Preventing unsafe abortion
Unsafe abortion – defined as a procedure for terminating an unwanted pregnancy either by persons lacking the necessary skills or in an environment lacking minimal medical standards or both – results in the deaths of 47 000 women every year and leaves millions temporarily or permanently disabled. Yet unsafe abortions are almost entirely preventable: they are a result of unmet need for family planning, contraceptive failure, a lack of information about contraception, and restricted access to safe abortion services.
As noted in WHO’s Global Strategy on Reproductive Health, adopted by the World Health Assembly in May 2004: “As a preventable cause of maternal mortality and morbidity, unsafe abortion must be dealt with as part of the MDG on improving maternal health and other international development goals and targets.” HRP’s work in this area responds to this call, as well as to the Programme of Action of the International Conference on Population and Development (ICPD), which urged countries and organizations “to deal with the health impact of unsafe abortion as a major public health concern”.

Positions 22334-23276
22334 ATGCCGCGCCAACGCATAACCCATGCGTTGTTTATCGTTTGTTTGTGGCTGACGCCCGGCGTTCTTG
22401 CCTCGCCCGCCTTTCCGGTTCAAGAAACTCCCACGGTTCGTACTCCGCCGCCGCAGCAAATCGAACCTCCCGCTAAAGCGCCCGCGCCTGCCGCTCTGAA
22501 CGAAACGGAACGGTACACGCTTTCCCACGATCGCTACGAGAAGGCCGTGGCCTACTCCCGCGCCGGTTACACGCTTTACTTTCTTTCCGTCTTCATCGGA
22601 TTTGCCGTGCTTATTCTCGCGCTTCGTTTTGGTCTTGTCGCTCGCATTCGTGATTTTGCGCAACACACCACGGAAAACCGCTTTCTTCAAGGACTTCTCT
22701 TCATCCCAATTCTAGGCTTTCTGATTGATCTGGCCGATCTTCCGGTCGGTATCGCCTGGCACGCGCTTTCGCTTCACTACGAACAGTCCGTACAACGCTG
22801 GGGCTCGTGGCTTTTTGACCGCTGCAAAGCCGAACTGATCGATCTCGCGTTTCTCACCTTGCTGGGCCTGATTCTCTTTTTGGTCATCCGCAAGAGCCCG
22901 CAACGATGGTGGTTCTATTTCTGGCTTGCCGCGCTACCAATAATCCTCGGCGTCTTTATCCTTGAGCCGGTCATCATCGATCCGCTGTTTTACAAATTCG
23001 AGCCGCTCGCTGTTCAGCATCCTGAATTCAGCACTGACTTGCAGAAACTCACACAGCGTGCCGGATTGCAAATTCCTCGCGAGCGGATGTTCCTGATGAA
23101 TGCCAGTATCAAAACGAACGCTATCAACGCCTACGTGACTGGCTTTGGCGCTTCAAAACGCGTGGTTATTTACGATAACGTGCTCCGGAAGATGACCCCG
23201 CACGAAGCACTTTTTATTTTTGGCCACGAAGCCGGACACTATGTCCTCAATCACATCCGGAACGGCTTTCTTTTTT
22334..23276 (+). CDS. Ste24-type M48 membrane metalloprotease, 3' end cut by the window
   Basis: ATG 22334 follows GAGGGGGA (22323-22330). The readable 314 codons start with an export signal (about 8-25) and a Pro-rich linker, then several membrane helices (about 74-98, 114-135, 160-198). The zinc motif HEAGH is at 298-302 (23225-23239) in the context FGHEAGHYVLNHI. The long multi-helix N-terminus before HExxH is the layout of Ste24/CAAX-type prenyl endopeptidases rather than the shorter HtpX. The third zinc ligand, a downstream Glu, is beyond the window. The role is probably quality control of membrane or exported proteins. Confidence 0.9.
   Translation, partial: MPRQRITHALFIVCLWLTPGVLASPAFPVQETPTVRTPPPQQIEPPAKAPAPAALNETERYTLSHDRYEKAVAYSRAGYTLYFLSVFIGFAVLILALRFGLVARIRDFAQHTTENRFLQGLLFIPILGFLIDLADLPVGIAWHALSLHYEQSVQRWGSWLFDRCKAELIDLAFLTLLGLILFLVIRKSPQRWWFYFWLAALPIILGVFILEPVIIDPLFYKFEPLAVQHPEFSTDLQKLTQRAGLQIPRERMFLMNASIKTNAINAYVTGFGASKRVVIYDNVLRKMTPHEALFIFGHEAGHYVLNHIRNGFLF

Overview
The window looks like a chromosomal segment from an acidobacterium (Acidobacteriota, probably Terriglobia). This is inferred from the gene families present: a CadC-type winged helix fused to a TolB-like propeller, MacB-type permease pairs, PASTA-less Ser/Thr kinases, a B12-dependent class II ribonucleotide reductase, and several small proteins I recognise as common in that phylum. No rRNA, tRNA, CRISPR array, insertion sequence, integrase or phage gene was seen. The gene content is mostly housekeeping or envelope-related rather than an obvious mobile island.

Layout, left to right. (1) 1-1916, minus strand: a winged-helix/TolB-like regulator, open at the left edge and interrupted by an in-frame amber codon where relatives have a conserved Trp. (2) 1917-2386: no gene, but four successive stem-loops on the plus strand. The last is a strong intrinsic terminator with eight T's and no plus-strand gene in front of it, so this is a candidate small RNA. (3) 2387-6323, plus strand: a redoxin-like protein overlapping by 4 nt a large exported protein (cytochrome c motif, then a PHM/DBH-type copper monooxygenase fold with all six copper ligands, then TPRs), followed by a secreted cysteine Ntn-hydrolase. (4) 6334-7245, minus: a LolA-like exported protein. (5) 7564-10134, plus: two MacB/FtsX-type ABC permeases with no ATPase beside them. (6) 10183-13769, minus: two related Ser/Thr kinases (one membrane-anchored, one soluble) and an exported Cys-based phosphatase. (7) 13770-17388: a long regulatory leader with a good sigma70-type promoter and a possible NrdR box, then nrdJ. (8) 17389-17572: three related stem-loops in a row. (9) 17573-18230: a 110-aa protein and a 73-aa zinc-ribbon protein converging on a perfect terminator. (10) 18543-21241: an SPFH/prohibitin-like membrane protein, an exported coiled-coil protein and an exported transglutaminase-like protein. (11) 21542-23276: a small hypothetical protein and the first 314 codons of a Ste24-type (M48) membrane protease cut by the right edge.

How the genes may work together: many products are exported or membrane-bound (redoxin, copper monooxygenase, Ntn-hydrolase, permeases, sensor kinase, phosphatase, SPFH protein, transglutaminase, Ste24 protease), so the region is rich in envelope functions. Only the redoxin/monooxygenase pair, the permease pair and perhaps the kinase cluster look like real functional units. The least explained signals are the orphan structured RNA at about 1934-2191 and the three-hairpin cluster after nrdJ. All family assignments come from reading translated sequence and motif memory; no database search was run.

HRP’s overall strategy comprises four inter-related activities:
- to collate, synthesize and generate scientifically sound evidence on unsafe abortion prevalence and practices;
- to develop improved technologies and implement interventions to make abortion safer;
- to translate evidence into norms, tools and guidelines;
- to assist in the development of programmes and policies that reduce unsafe abortion and improve access to safe abortion and high-quality postabortion care.
Work in the area of prevention of unsafe abortion is done exclusively within the UNDP/UNFPA/WHO/World Bank Special Programme of Research, Development and Research Training in Human Reproduction (HRP).